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Cruise Coordinator: Lis Lindal Jørgensen's is coordinator for this year's Ecosystem Survey in the Barents Sea. The expedition is a collaboration between IMR and sister institute PINRO in Murmansk, Russia. Last week Jørgensen was cruise leader aboard the "Johan Hjort". Here Frank Stensønes gives instructions on how bottom samples should be taken. (Photo: Gunnar Sætra, IMR)
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Ocean Researchers Advance Farther North and Eastward

Ocean scientists are studying areas farther north and eastward during this year's Ecosystem Survey.  “As the ice recedes, we must follow!” says cruise coordinator Lis Lindal Jørgensen.

The Ecosystem Survey is a joint international research investigation conducted by the Norwegian Institute of Marine Research (IMR) and the Polar Research Institute of Marine Fisheries and Oceanography (PINRO) in Murmansk, Russia. The survey is of the Barents Sea ecosystem, and Jorgensen says that scientists take samples of "everything!"

— “We take grab samples of the ocean floor to find out what lives in bottom sediments.  We use a beam trawl to sample what lives in the water column.  We also use pelagic trawls to sample organisms that live farther up in the surface waters”, says Jørgensen.

In addition, scientists use sonar to estimate populations of different fish species. “We count everything that we bring on board, including: polychaete worms from bottom sediments; fish caught in trawls; marine mammals such as seals and whales that we observe; as well as birds.  Pollution is also a concern, therefore we take water samples and document amounts and types of trash that drifts by”, says Jørgensen.

Farther North and Eastward

During recent years, Arctic ice has retreated farther and farther north and eastward; marine scientists have expanded the areas which they investigate accordingly.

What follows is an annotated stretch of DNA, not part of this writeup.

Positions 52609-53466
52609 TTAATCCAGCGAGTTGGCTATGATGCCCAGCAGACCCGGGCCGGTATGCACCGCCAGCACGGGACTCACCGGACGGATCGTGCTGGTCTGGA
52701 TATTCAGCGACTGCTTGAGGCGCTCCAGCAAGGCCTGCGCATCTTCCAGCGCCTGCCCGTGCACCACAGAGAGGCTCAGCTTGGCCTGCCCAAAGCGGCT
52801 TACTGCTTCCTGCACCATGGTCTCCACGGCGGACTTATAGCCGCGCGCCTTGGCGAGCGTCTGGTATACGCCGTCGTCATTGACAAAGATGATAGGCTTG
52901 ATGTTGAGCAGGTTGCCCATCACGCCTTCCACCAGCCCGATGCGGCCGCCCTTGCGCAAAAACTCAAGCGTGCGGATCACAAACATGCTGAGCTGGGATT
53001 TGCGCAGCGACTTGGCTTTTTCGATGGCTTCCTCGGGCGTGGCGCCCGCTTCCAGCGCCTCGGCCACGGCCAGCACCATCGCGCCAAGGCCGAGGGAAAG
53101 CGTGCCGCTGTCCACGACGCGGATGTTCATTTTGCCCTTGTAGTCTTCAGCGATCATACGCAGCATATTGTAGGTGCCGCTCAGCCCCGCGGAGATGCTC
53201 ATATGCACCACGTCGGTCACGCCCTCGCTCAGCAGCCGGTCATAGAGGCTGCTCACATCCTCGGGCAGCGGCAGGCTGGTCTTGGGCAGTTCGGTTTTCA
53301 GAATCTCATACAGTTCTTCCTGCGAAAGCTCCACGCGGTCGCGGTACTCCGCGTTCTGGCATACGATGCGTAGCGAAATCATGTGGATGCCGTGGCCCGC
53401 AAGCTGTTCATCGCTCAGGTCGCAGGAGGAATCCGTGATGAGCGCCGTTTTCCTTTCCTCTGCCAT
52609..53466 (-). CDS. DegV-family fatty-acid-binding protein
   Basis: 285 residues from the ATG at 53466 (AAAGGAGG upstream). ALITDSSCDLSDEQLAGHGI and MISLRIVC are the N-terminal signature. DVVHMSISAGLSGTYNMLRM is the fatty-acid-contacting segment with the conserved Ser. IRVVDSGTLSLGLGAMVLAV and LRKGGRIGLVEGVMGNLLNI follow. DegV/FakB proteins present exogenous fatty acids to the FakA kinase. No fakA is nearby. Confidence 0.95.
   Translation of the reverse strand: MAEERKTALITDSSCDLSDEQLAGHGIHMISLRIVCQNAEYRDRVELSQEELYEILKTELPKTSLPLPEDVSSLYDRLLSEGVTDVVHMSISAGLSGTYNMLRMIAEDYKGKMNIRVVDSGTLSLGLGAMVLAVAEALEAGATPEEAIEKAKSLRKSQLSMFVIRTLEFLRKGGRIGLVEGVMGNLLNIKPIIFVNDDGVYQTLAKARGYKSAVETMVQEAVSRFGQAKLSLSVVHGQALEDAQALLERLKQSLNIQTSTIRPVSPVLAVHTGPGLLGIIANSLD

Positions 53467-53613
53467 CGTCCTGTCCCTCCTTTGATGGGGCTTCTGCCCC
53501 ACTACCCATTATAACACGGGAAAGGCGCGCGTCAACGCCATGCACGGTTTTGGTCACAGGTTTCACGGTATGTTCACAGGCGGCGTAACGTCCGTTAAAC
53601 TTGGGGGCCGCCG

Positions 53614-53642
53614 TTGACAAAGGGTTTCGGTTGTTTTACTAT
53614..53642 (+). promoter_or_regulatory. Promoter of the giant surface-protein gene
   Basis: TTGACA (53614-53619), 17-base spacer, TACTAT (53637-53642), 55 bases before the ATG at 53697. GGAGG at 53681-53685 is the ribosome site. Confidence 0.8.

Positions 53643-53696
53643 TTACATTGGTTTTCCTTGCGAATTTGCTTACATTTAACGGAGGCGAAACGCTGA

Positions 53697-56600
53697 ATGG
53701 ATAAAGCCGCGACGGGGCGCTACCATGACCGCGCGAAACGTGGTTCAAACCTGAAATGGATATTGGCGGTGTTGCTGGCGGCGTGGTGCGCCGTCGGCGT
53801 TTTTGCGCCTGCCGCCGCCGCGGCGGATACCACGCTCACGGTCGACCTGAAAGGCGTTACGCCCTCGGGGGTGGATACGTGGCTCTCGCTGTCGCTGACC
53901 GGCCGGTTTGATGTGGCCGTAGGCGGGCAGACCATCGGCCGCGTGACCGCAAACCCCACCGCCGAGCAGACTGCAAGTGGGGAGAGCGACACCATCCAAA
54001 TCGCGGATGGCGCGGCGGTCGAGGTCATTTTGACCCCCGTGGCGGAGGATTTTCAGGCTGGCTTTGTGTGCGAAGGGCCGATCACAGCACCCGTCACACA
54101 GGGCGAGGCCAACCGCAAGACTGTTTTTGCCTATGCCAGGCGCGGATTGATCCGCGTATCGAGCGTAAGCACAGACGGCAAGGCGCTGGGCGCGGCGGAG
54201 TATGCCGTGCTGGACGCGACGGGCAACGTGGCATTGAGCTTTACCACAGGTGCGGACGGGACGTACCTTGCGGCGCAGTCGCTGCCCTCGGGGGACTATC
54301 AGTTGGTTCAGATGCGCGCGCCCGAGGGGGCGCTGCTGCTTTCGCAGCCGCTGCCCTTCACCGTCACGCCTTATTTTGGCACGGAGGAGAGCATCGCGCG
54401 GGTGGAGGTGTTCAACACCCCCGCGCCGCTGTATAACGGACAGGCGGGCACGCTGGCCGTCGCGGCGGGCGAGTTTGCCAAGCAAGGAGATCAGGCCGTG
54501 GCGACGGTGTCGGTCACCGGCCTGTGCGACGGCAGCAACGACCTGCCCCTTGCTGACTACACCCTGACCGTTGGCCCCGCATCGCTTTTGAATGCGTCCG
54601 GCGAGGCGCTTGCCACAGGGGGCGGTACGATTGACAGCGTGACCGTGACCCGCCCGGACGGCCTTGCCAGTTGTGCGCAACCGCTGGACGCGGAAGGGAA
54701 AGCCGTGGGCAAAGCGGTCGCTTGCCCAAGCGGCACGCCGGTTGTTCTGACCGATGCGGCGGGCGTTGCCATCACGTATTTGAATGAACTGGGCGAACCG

— “We just need to find out if organisms are extending their range of distribution in response to the retreating sea ice.” As a consequence, the Norwegian research vessel "Helmer Hanssen" will travel farther north of Svalbard than previously and the Russian vessel "Vilnjus" will venture farther north and eastward of Franz Josef Land.

During 2012 Norwegian and Russian marine research vessels venture farther north and eastward to determine if fish and other species expand their distribution in sync with retreating sea-ice cover. The darker area shows the extent of sea-ice cover during last year’s Ecosystem Survey.  The lighter area shows the added extent of sea ice observed thus far during this year’s survey.

Basis for Scientific Advice

Jørgensen says that survey results for the basis of the scientific advice provided to set future fishing quotas.
— “Earlier surveys were linked to a particular species or a type of species. Now we investigate the entire ecosystem. We also take samples of stomach contents for various fish species. We can then determine who eats who. In this way we can better understand inter-species relationships in the Barents Sea ecosystem”, says Jørgensen.

Four Research Vessels

In total there are four research vessels taking part in the Ecosystem Survey: three Norwegian ("G. O. Sars", "Johan Hjort", and "Helmer Hanssen") which cover the Norwegian part of the Barents Sea; and one Russian ("Vilnjus") that covers the Russian part of the Barents Sea and the areas east of Franz Josef Land.

— “This year we also investigated Isfjorden and Billefjorden in Svalbard to learn more about the effects of climate change in that region”, says Jørgensen.

The Ecosystem Survey ends in late September / early October.
 

Barents Sea Facts

Russian name: Barentsevo More
Size: 1.4 million km2 in surface area (approximately four times as large as Norway).
Depth: Average depth = 230 m, Maximum depth = 500 m
Fisheries: Bottom fish such as cod, haddock, Greenland halibut, long rough dab, and redfish. Other commercially important species include: capelin; northern shrimp; minke whales, and harp seals
Special features:

  • Large annual variations in temperature relative to ice coverage
  • A shallow sea which makes up a portion of the continental shelf around the Arctic Ocean
  • Has one of the largest concentrations of sea birds in the world: approximately 20 million individuals distributed across 40 different species
  • Management of living marine resources in the Barents Sea is carried out through collaboration between Norway and Russia.
The Barent Sea Ecosystem

Contact

Gunnar Sætra
916 11 414